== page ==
3 facts about Pierre Brissaud

Pierre Brissaud (23 December 1885 – 17 October 1964) was a French Art Deco illustrator, painter, and engraver whose daddy was Docteur Edouard Brissaud, a student of Docteur Charcot. He was born in Paris and trained at the École des Beaux-Arts and Atelier Fernand Cormon in Montmartre, Paris. His fellow Cormon students were his brother Jacques, André-Édouard Marty, Charles Martin, Georges Lepape. Students at the workshop drew, painted and designed wallpaper, furniture and posters. Earlier, Toulouse-Lautrec, van Gogh, and Henri Matisse had studied and worked there. His older brother Jacques Brissaud was a portrait and genre painter and his uncle Maurice Boutet de Monvel illustrated the fables of La Fontaine, songbooks for children and a moving picture of Joan of Arc. A first cousin was the highly praised artist and celebrity portrait painter Bernard Boutet de Monvel.

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Brissaud is known for his pochoir (stencil) prints for the fashion magazine Gazette du Bon Ton published by Lucien Vogel, Paris. Many of his illustrations are feasible leisure scenes of the well-to-do. They illustrate the designs of Paris fashion houses such as Jeanne Lanvin, Chéruit, Worth, and Doucet. Brissaud’s illustrations appeared in Vogue after it bought Bon Ton in 1925, as without difficulty as House & Garden and Fortune, and in books like Madame Bovary, Manon Lescaut, Mémoires de Saint-Simon, the autobiographical novels of Anatole France, Two gentlemen of Verona and many others.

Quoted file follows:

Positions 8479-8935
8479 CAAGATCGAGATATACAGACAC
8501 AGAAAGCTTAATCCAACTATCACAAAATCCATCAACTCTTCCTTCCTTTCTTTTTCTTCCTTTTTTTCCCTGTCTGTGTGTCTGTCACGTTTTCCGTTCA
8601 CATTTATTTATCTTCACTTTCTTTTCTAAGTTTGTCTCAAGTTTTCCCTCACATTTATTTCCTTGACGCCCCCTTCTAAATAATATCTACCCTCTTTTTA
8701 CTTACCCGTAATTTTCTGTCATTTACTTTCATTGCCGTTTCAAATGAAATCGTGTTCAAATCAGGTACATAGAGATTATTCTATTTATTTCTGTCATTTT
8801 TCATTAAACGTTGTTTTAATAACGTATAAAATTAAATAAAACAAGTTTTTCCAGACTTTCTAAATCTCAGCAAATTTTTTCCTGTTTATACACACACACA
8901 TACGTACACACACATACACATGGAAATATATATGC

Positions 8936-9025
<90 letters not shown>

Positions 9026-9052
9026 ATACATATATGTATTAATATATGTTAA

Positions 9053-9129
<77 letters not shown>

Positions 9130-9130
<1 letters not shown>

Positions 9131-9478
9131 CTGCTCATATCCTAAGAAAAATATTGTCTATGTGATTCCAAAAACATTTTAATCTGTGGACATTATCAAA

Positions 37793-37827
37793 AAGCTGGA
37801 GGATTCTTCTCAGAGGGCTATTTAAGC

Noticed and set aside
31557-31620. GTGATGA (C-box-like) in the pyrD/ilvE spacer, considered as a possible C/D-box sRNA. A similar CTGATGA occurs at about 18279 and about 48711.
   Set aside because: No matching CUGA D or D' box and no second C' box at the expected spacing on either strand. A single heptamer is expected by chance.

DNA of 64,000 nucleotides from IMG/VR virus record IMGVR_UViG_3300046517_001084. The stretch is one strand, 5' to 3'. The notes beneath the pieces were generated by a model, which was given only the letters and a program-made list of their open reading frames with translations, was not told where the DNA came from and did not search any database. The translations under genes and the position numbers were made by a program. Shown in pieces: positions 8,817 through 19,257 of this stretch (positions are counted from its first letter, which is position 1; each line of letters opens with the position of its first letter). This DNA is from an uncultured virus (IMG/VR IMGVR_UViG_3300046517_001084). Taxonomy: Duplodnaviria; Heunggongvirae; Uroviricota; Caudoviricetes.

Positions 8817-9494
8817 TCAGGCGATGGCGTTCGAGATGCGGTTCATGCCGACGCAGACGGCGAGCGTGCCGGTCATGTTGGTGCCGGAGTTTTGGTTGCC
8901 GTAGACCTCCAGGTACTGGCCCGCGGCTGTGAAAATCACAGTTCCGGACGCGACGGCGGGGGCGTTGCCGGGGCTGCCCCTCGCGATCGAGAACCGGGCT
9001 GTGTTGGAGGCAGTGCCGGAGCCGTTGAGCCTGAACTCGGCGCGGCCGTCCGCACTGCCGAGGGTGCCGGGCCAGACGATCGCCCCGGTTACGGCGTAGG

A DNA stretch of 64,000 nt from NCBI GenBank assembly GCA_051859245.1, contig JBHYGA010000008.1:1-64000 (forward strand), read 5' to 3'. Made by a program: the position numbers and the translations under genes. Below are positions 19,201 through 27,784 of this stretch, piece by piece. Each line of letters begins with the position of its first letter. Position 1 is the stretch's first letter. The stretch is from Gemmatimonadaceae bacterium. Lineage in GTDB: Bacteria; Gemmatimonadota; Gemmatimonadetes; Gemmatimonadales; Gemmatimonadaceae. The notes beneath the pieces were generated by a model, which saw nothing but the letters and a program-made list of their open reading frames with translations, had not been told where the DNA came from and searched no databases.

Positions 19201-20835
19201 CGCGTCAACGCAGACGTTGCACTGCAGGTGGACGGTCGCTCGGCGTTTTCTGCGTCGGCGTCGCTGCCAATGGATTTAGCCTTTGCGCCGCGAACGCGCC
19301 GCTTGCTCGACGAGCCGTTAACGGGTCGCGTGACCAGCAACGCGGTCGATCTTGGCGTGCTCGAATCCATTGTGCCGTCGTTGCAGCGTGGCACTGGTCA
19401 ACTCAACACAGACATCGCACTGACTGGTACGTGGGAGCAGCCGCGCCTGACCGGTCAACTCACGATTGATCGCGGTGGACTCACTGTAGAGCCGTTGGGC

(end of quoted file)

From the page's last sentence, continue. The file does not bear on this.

In 1907 he exhibited at the Salon des Indépendants and the Salon d’Automne.

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